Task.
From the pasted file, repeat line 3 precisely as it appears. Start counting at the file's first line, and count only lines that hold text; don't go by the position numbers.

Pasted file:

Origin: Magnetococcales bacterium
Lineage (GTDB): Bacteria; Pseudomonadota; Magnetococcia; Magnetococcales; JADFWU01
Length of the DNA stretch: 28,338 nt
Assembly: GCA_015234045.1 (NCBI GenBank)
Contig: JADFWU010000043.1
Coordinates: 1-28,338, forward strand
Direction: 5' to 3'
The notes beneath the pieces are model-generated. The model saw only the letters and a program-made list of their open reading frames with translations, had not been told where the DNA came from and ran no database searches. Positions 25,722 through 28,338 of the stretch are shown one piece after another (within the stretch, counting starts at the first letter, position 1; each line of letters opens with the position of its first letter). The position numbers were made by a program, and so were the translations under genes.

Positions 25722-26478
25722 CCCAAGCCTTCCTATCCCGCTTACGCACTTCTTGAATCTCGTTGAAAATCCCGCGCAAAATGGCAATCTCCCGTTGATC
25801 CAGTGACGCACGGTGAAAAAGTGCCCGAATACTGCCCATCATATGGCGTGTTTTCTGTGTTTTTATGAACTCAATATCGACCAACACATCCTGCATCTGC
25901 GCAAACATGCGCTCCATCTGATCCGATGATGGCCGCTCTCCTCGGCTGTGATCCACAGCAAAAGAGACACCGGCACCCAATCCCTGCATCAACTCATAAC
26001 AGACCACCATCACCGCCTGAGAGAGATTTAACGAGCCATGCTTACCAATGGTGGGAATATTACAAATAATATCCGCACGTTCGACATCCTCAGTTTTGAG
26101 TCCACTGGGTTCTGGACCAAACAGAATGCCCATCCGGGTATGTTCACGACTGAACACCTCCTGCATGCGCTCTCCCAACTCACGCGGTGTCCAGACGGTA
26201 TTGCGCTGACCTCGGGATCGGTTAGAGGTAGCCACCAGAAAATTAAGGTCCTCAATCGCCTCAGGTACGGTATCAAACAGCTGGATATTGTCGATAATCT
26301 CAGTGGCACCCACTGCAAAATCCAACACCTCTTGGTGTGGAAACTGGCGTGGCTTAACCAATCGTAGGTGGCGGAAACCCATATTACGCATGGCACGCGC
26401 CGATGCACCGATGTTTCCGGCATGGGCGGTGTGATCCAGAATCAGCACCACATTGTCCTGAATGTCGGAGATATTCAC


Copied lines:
Length of the DNA stretch: 28,338 nt